Tuesday, October 11, 2005

The Most Compelling Case for Miers Yet: The Evangelical and the Atheist Come Together

Came across a column and a post tonight that are, in my view, worthy of your attention.

First, I have been watching carefully to see the take on the Miers nomination by my "Hero Professor" and fellow evangelical, Dr. Marvin Olasky of the University of Texas. I took Dr. Olasky's journalism history class at Texas, and I have been a fan of his ever since. This brilliant, yet humble and gracious man is a former Marxist and Boston Globe reporter (he says he fit right in) turned evangelical Christian. He is also the author of "Compassionate Conservatism", yes, the book that inspired the President's campaign theme.

Currently editor-in-chief of World Magazine, he still works as a token conservative journalism professor at UT.

He is, if not the most brilliant man I have ever known, certainly right at the top. It is clear that Ms. Miers has not met him. But I digress ...

At any rate, Dr. O makes the most persuasive case for the confirmation of Harriet Miers to date. Read it all. Here is the passage that really struck me for its insight and connecting of dots:

... Columnist Michelle Malkin argues well that "a good heart does not a great Supreme Court justice make." No, but it might make a person remain an originalist.

Heart: In so many ways, this appointment is classic Bush. Nearly six years ago, when asked in an early debate among Republican presidential candidates to name his favorite philosopher, W. famously said, "Christ, because he changed my heart." The pooh-poohing of his answer then (favorite philosopher -- the question was about mind, not heart) anticipated the current debate among conservatives: suffering servant? Why not intellectual leader?

It's George W. Bush's analysis that "heart" is crucial, since a good mind by itself also does not a great justice make. We may end up having been bamboozled by this nominee, in which case the Republican Party will pay a heavy price. But give Bush credit for going beyond the assumption that the person who would be the best constitutional law professor makes the best nominee. He has not only nominated a justice, but implicitly called for a paradigm shift in conservative thinking.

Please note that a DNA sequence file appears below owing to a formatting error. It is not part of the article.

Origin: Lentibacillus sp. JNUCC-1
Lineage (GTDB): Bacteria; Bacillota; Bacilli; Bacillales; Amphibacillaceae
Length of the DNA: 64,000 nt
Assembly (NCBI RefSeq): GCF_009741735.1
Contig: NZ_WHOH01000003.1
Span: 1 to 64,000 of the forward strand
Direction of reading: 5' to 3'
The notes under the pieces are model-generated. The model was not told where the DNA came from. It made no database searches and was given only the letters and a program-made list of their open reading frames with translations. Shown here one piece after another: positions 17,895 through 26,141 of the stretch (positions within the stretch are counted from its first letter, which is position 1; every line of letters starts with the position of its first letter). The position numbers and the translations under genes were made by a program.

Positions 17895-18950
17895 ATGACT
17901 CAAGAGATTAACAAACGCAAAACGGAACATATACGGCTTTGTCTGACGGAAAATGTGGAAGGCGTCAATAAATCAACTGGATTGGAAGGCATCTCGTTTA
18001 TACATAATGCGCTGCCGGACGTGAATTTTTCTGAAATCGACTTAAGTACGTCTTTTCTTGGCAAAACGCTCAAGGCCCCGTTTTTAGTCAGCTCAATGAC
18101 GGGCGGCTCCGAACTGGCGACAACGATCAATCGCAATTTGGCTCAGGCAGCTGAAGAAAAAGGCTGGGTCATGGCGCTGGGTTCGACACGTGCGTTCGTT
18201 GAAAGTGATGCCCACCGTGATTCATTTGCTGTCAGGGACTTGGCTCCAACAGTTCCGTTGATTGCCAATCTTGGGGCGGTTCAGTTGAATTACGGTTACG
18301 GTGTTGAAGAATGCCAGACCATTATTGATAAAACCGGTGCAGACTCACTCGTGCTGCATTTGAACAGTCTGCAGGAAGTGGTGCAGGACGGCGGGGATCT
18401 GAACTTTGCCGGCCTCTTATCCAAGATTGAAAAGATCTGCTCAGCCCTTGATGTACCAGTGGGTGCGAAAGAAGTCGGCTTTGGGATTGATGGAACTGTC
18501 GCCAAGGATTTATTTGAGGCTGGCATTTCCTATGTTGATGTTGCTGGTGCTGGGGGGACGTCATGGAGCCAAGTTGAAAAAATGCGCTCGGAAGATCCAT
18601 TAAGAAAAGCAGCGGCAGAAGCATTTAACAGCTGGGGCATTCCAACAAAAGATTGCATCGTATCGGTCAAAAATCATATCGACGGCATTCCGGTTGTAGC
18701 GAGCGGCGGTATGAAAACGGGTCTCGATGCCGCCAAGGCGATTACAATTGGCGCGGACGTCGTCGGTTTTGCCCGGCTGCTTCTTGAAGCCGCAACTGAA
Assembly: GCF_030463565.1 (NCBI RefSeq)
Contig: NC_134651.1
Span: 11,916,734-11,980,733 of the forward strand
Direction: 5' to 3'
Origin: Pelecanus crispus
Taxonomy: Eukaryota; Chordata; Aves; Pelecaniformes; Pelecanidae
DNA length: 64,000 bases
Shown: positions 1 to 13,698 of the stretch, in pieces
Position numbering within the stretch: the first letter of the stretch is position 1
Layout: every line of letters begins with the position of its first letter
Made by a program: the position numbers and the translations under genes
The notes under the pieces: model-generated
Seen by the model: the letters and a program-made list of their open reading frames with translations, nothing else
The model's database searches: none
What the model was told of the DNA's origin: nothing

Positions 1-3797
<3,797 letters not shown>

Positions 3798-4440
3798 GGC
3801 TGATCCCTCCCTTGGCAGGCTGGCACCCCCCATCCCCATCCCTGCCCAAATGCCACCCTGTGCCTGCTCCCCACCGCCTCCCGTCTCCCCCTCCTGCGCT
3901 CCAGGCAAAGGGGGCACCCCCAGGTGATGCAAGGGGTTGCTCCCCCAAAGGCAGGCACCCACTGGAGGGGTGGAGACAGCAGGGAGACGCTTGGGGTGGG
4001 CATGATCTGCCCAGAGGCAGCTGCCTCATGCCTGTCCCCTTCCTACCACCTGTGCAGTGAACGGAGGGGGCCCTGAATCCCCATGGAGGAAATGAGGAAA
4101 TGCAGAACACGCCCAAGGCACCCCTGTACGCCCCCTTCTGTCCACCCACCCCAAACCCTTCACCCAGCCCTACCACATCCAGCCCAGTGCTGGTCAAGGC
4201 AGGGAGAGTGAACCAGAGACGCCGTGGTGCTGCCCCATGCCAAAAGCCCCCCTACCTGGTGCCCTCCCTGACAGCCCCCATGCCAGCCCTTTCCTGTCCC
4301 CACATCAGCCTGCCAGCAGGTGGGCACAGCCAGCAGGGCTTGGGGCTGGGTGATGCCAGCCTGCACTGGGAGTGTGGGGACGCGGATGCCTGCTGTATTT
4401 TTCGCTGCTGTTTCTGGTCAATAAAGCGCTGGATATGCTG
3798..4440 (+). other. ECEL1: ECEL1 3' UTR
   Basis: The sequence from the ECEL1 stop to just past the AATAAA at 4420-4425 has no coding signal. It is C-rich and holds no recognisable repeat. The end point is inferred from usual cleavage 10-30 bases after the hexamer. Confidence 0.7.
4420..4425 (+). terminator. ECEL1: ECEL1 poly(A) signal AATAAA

What Dr. O is saying is that he has concluded that the President has concluded that Harriet Miers faith will keep her faithful to an originalist approach to the Constitution. That is, her integrity (which is grounded in her faith) will keep her steady in her originalist approach to the Constitution. Okay, this I understand. And I also understand the reluctance to market this for MSM dissemination.

So then, in the interest of fairness, what do the atheists have to say? Well, it just so happens that one of my favorite atheists, UT's Constitutional Law professor Lino Graglia, was interviewed by WH Communications Director Hugh Hewitt today.

Full disclosure: Graglia is another old professor of mine, and he may be the funniest professor ever. For example, he would occasionally make fun of liberal students' hair to conclude a debate/discussion. This was not received well, except by right-minded types such as myself. The cynical conservatism of this Brooklyn native is highlighted by one of his favorite anecdotes: "Liberals wake up every morning and ask, 'What good can I do today?' Me? I just wake up and say, "Thank God my throat wasn't cut last night."

The Graglia interview with Hewitt is great, and I was shocked to see that Graglia said the following:
Nathan Hecht is very trustworthy. Nathan Hecht is probably the most conservative judge on the Texas Supreme Court, very trustworthy. He speaks very highly of Miers, who he knows, and that is a large part of my basis of belief that she'll be all right.
Yet, Graglia also does sympathize with conservatives' "Souterphobia". And he asks "the" question: "The Supreme Court is running the country. What point electing conservatives if you don't change that?"

Exactly.

So, still fuming over the mismanagement of this debacle and the assault on those of us who would dare question this nomination, I am at least heartened by the confidence in Miers I see coming from Olasky and Miers. Maybe this nomination, if it succeeds, won't be the disaster that Judge Bork fears.

So, the believer Olasky and the athiest Graglia have come together. What in the world could be next?

How about some patience with us agnostics?